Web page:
Cleanzine-logo-10a.jpgCleanzine: your weekly cleaning and hygiene industry newsletter 7th December 2017 Issue no. 801

Your industry news - first    Number 1 for Recruitment

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Following last week’s leader in which I said how pleased I was that MEP’s have voted to force us all to limit the use of disposable plastic carrier bags, I received an email from a reader pointing out that plastic would still be sourced to serve as bin-liners and that for every abandoned bag there are still dozens of cans and bottles carelessly discarded by litter louts. I couldn’t agree more and there’s clearly a long way to go yet!

I know we’ll still be using plastic bags for waste but any move toward reducing the numbers and volume - or sending us down the biodegradable route – has to be a good one.

Cans of course should not be a problem and nor should plastic bottles (or wouldn’t be if they were put in the correct recycling receptacle rather than being just dumped or thrown into a hedge) but it’s the glass bottles that are a real bugbear of mine.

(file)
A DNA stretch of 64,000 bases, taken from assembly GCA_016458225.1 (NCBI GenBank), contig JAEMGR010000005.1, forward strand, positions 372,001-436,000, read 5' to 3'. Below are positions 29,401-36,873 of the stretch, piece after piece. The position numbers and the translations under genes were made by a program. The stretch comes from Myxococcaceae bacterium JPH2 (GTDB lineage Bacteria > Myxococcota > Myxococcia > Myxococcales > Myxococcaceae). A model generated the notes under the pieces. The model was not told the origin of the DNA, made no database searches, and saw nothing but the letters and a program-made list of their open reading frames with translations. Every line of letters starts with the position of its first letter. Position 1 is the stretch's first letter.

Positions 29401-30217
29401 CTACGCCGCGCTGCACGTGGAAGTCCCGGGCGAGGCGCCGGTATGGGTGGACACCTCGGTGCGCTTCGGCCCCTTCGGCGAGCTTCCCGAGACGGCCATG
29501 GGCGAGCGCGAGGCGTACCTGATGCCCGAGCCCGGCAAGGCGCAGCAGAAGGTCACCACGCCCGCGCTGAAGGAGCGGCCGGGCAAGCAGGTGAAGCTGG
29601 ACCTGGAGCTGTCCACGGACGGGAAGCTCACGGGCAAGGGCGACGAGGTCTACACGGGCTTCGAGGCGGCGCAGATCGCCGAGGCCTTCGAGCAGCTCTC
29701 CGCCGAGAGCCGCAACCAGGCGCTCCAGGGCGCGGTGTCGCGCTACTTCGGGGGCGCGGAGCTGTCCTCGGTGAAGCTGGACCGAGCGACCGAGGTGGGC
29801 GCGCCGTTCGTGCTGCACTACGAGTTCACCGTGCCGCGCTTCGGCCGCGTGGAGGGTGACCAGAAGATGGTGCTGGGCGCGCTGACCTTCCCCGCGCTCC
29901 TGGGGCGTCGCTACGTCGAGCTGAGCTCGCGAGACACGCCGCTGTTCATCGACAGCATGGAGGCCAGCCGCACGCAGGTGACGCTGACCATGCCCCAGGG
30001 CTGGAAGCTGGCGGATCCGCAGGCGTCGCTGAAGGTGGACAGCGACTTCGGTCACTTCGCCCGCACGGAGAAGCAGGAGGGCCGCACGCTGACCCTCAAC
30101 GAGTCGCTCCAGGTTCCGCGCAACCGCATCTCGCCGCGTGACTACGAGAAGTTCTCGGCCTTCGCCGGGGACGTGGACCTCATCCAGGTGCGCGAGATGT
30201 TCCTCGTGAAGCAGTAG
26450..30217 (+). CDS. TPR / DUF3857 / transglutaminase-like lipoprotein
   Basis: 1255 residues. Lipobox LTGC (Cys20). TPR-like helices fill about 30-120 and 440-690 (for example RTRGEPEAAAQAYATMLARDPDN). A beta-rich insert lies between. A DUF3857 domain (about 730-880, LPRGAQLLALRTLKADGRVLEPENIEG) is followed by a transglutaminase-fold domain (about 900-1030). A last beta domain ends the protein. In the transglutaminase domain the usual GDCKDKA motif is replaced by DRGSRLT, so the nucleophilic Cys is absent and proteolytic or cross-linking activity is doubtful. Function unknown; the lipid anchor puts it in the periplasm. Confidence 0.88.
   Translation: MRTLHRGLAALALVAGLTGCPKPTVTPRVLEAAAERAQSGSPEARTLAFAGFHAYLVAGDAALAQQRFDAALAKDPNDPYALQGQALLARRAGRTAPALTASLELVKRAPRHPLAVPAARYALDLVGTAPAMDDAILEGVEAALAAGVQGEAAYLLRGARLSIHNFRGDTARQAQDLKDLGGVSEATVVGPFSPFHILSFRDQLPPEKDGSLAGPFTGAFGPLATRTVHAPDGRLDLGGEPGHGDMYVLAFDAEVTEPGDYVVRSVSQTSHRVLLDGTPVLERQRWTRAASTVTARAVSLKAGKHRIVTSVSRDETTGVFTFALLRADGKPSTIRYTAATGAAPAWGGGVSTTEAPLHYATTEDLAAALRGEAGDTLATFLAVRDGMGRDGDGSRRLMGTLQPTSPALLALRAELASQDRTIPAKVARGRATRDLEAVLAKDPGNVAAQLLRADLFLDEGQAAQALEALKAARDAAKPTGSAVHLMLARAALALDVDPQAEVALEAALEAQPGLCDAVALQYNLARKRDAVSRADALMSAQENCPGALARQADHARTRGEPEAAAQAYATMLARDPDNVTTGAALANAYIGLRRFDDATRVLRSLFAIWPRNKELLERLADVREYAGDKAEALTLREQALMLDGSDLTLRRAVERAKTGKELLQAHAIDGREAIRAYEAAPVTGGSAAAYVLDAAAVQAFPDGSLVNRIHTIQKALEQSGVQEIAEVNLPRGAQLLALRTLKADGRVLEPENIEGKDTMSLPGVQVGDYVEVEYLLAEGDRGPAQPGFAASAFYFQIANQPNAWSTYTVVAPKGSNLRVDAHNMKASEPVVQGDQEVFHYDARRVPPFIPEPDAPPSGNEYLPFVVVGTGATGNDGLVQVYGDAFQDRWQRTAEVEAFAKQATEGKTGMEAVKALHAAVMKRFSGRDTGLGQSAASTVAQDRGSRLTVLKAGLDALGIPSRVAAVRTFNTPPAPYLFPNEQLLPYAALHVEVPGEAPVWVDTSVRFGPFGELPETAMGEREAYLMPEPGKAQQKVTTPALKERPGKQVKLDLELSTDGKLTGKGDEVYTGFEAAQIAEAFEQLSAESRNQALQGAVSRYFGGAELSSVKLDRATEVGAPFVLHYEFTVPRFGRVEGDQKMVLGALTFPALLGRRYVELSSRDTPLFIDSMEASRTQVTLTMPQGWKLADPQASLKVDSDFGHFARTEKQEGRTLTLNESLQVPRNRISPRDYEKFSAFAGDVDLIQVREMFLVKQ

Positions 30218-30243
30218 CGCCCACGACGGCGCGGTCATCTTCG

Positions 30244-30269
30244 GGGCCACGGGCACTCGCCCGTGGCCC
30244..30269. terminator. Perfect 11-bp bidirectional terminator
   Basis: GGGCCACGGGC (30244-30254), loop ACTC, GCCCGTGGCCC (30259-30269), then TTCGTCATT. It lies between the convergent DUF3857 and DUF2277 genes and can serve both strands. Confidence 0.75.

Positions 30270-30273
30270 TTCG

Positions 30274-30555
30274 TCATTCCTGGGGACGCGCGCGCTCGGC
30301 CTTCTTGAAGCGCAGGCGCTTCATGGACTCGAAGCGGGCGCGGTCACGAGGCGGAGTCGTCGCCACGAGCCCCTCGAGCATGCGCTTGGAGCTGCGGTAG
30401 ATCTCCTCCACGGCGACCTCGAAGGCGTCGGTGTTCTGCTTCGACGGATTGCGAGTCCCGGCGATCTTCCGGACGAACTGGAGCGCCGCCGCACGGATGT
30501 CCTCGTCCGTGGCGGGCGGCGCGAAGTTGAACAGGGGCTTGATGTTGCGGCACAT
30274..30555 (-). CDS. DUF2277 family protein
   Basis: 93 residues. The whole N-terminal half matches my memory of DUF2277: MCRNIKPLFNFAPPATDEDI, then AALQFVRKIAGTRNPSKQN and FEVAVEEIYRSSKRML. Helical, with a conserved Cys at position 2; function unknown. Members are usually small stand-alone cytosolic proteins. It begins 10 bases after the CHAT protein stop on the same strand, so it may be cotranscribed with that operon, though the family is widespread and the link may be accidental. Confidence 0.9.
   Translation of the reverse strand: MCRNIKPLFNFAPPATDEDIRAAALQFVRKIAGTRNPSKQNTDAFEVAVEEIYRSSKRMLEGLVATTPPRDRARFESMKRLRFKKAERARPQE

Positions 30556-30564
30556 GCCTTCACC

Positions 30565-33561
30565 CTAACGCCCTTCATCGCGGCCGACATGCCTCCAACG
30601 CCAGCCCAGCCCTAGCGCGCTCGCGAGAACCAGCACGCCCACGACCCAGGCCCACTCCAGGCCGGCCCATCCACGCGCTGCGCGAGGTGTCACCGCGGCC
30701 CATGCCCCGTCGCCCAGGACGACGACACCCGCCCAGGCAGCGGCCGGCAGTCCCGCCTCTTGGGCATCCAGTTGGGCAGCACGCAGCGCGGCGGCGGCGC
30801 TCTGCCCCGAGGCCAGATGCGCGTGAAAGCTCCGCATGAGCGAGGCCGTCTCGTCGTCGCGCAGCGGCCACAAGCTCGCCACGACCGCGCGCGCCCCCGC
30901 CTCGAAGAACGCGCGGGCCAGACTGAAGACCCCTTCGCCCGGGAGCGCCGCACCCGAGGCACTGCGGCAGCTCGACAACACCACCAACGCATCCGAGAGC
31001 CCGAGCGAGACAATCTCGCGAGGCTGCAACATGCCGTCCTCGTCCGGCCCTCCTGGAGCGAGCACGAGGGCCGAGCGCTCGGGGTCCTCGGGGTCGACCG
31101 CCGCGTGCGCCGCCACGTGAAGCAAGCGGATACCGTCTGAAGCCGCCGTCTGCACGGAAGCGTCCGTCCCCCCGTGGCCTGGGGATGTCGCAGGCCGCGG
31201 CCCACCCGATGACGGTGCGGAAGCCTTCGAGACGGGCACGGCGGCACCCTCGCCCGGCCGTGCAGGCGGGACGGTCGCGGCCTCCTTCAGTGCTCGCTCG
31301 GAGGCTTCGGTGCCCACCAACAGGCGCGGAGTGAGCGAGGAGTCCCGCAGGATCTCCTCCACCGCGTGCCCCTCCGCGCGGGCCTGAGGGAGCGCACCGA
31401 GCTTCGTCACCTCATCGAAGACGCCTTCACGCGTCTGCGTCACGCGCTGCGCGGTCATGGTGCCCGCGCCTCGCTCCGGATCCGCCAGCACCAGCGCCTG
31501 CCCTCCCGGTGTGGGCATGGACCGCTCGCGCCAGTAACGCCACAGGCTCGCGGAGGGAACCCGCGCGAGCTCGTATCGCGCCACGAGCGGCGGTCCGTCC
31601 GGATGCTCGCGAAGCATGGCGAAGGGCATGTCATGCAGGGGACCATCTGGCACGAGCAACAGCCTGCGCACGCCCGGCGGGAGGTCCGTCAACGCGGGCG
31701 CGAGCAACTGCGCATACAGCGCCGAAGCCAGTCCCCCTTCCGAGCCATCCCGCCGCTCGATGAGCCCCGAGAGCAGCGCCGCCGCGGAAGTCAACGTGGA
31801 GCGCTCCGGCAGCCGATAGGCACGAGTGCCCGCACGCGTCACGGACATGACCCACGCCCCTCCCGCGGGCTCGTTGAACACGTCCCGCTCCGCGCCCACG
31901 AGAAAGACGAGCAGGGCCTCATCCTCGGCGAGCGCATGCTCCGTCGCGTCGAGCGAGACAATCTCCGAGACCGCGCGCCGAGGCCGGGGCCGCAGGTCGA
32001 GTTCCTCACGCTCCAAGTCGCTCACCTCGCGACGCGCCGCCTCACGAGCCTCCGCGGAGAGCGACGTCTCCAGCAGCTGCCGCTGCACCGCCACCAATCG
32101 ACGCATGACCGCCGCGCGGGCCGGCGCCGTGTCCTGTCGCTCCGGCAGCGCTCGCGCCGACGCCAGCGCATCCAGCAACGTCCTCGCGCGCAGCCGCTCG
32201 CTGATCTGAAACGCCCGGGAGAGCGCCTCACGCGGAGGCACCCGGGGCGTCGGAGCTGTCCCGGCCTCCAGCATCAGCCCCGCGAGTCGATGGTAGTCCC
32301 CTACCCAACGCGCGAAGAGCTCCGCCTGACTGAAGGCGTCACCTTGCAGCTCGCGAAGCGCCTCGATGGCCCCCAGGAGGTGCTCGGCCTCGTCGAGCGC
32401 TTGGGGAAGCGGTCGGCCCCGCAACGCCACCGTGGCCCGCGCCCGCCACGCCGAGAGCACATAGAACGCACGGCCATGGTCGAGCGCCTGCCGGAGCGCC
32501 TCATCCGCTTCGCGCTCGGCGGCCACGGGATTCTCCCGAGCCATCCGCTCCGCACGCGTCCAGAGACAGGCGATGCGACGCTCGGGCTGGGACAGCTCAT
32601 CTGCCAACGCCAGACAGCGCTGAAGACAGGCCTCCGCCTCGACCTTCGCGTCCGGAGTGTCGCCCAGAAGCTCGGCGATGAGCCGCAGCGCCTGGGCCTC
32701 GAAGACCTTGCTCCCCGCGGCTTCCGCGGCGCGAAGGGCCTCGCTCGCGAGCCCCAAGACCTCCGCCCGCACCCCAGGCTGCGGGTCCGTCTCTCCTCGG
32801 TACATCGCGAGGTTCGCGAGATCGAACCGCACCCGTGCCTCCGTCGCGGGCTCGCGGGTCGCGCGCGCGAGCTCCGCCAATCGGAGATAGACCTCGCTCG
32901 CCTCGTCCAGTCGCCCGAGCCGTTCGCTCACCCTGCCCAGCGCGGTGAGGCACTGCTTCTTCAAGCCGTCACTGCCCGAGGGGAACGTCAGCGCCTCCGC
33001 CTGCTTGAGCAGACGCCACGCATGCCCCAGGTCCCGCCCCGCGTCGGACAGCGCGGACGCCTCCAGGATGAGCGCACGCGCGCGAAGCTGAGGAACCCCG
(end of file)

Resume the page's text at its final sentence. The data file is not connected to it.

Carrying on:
Glass bottles used to be recycled in the real sense – cleaned and reused as they were – rather than being broken and crushed and fashioned into something new. I wonder how the two methods stack up in terms of logistics, costs and the environment?

However we choose to recycle them though, we must find a way to persuade people to allow them to be recycled... I am disturbed by the numbers I see smashed on the ground as I go into my local town centre on a Saturday morning…  whether they’ve been smashed deliberately by some lout, or accidently dropped by drunken revellers I don’t know - or much care. They’re dangerous and someone has to clear them up.

I’m all for charging a high premium for each bottle sold at the bar counter with a view to persuading customers to return them for a refund. If pubs and clubs started charging drinkers, say, an extra £10 for a bottle that could be refunded when the ‘empty’ was taken back, the drinkers would be far more likely to return their last bottle and claim their £10 back, than they would stagger off into the street with it, and possibly smash it themselves, throw it into a hedge somewhere, or leaving it for someone coming along later to fall over and/or smash.

What do you think of this idea?

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Yours,

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Jan Hobbs

27th March 2014




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